In March 2015, however, a Dutch court filed an injunction against the metadata retention law and the legislation was discontinued. The Dutch security and justice ministry has said that it was considering an appeal but further action is yet to be taken.
Currently in Romania there is no mandatory data retention legislation. As with the Czech Republic and Austria, the former bill was ruled unconstitutional. In Romania’s case, the country’s Constitutional Court concluded in 2009 that the bill was unfair because it treated all Romanians as suspects. A redrafted retention bill was introduced to Parliament but it was later rejected by the Senate in 2011.
As the laws stands, data controllers are allowed to retain sensitive personal data, but only if the person in question gives their unequivocal consent beforehand.
Data retention and VPNs
With constantly shifting forces against and in favour of mass data retention it can be difficult to know current legislation for both governments and corporations. One feature of the debate that as of yet has been little discussed is the role VPNs and other proxies play.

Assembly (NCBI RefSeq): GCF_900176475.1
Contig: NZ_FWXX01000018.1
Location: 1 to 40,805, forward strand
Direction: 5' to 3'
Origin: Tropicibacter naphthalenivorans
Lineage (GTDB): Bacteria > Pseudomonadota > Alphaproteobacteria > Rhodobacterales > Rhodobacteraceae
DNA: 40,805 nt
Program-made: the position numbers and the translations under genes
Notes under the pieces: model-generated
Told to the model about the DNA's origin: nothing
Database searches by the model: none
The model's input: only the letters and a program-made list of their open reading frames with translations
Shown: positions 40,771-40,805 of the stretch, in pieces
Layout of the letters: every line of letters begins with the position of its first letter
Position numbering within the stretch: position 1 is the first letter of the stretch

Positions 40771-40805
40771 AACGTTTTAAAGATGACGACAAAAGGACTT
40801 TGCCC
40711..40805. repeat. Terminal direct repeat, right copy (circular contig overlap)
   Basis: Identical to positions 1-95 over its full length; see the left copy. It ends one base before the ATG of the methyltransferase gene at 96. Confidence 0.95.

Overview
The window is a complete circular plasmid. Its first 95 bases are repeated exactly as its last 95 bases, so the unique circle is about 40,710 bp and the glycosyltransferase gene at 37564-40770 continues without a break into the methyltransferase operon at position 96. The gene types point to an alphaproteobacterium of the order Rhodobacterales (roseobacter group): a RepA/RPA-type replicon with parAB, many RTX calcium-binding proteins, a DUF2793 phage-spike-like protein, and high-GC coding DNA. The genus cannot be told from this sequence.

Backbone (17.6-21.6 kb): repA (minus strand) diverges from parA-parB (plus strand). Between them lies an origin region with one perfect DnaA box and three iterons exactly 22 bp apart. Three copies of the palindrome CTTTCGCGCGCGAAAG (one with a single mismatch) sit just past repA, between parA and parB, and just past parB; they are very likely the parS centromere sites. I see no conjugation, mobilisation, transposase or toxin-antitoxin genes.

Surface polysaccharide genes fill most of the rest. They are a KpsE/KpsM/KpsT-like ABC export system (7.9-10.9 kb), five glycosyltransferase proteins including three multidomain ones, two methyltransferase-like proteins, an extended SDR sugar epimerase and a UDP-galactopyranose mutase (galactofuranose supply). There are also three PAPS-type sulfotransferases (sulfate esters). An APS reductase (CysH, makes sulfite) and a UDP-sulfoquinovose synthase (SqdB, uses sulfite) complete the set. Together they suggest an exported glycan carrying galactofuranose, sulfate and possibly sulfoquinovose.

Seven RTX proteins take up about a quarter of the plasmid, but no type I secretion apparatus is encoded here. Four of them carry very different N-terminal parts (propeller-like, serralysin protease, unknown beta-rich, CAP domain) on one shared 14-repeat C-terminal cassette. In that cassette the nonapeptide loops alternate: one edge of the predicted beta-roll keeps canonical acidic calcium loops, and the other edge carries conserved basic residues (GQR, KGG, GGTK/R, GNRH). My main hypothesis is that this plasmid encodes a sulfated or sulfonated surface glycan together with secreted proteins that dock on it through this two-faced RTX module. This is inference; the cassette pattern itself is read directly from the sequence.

There are two essential principles about end-to-end encryption that allow VPN providers to stay ahead of the game. First, technology is on the side of those who develop it, i.e. the VPN providers. Second, and as laid out in this article, different countries have different laws concerning access, collection, storage, and transfer of data, this makes it incredibly likely that while some countries may choose to block known IP ranges used by providers, others will not, and servers can be established within those countries.
The redrafted Snoopers’ Charter in the UK, which has attracted widespread media coverage because of the severity of its proposals, does not include an outright ban on end-to-end encryption used by VPNs and proxy tools. However, the bill does contain conditions that could allow the state agencies to pressure companies into creating technology to weaken encryption, as a recent article suggests.
For more information on how VPNs work have a look at our 101 guide to virtual private networks.